The third poisonous trend is the rise of a “bullshit” and celebrity driven entertainment culture that has infected both our news and our ability to reason together.  What do we mean by a “bullshit culture”? In his best-selling book from 2005, “On Bullshit” , Princeton professor Harry Frankfurt attempted to provide a framework to describe communications made with no objective factual constraints or boundaries.  He characterized these as statements “unconstrained by a concern for the truth”, or “bullshit”.

Consider the following quotes:

The fact about himself that the bullshitter hides . . . is that the truth values of his statements are of no central interest to him; what we are not to understand is that his intention is neither to support the truth nor to conceal it. ” (55)

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A person who lies is thereby responding to the truth, and he is to that extent respectful of it. When an honest man speaks, he says only what he believes to be true; and for the liar, it is correspondingly indispensable that he considers the statements to be false. For the bullshitter, however, all of these bets are off: he is neither on the side of the true nor on the side of the false. His eye is not on the facts at all, as the eyes of the honest man or the liar are, except insofar as they may be pertinent to his interest in getting away with what he says. He does not care whether the things he says describe reality correctly. He just picks them out, or makes them up, to suit his purpose.” (55-56)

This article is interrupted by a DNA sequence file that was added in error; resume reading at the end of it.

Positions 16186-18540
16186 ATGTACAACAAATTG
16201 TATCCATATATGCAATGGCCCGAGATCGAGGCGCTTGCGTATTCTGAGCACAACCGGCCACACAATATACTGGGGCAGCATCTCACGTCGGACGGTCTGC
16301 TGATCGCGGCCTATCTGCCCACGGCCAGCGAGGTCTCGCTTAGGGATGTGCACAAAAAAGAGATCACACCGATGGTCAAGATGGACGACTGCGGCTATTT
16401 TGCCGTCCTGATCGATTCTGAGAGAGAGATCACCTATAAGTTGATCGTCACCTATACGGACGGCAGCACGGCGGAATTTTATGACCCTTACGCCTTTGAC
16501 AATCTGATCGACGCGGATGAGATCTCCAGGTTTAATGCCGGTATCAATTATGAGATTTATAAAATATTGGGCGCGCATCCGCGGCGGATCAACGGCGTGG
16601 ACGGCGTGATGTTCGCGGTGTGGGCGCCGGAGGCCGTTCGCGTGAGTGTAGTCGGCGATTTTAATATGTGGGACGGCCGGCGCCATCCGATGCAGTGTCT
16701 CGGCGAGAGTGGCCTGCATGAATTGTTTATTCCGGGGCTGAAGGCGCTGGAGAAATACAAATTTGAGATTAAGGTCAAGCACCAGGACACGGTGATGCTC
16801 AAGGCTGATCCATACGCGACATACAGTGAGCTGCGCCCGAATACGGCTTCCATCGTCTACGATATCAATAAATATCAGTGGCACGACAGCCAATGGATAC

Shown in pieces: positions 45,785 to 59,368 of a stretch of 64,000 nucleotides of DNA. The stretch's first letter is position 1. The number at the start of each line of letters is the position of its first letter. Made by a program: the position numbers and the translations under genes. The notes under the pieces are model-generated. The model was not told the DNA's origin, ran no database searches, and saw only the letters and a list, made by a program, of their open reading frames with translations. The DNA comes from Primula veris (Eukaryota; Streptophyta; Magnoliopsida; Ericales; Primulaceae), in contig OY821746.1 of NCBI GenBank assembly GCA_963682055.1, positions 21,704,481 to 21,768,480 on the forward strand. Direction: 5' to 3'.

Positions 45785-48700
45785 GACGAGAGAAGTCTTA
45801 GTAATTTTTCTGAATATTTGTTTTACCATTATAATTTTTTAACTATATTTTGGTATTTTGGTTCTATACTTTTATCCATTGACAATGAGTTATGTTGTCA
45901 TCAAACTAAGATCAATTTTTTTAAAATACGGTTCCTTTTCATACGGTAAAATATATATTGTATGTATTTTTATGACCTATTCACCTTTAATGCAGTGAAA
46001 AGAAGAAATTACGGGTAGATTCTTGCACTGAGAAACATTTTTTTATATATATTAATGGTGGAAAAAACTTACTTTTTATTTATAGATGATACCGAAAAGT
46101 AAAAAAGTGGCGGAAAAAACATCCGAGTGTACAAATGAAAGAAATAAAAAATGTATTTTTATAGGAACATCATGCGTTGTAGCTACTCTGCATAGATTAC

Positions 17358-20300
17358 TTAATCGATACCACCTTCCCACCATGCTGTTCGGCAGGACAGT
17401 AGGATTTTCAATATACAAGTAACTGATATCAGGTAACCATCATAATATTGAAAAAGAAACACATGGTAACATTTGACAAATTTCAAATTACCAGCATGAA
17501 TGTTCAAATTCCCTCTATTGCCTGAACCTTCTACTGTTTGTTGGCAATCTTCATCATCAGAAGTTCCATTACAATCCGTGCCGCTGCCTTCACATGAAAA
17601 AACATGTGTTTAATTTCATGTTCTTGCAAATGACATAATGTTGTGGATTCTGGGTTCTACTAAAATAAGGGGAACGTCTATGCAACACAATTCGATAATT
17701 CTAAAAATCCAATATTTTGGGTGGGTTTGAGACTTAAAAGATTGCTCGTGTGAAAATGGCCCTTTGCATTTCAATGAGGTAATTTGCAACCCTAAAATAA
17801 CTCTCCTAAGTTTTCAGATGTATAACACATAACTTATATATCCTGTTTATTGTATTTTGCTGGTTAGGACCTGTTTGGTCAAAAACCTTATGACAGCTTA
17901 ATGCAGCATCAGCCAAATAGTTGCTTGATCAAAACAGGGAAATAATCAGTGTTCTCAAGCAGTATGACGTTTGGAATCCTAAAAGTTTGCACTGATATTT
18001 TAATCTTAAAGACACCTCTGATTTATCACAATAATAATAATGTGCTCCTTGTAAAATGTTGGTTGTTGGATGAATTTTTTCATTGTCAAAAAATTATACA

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[The bullshitter] does not reject the authority of the truth, as the liar does, and oppose himself to it. He pays no attention to it at all. By virtue of this, bullshit is a greater enemy of the truth than lies are.” ( 61)

The leaching into our political sphere of a tolerance for, and even admiration of, bullshit as a means of discussing serious political issues, has further eroded our ability to think critically about and solve the problems we face as a country.  In a culture that often mistakes celebrity — conferred by the ability to entertain or simply attract publicity– for character or merit, this tolerance for bullshit as political speech is even more damaging.

So, what harvest do we want? Do we want a “government of, by, and for the people”? Do we even believe that is possible? Our current political soil neither nurtures the sense of community that many citizens say they want nor promotes pragmatic problem solving for the common good. Taken together, the above trends have led many to believe there is no way even to discern what that common good might be, and so feelings and affiliations take the place of hard facts and critical analysis in making decisions. If we aren’t willing to change or challenge these trends, we will continue to be disappointed in our political harvest.

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We have a workbook that can help you assess civic health in your community, and other resources for building dialogues.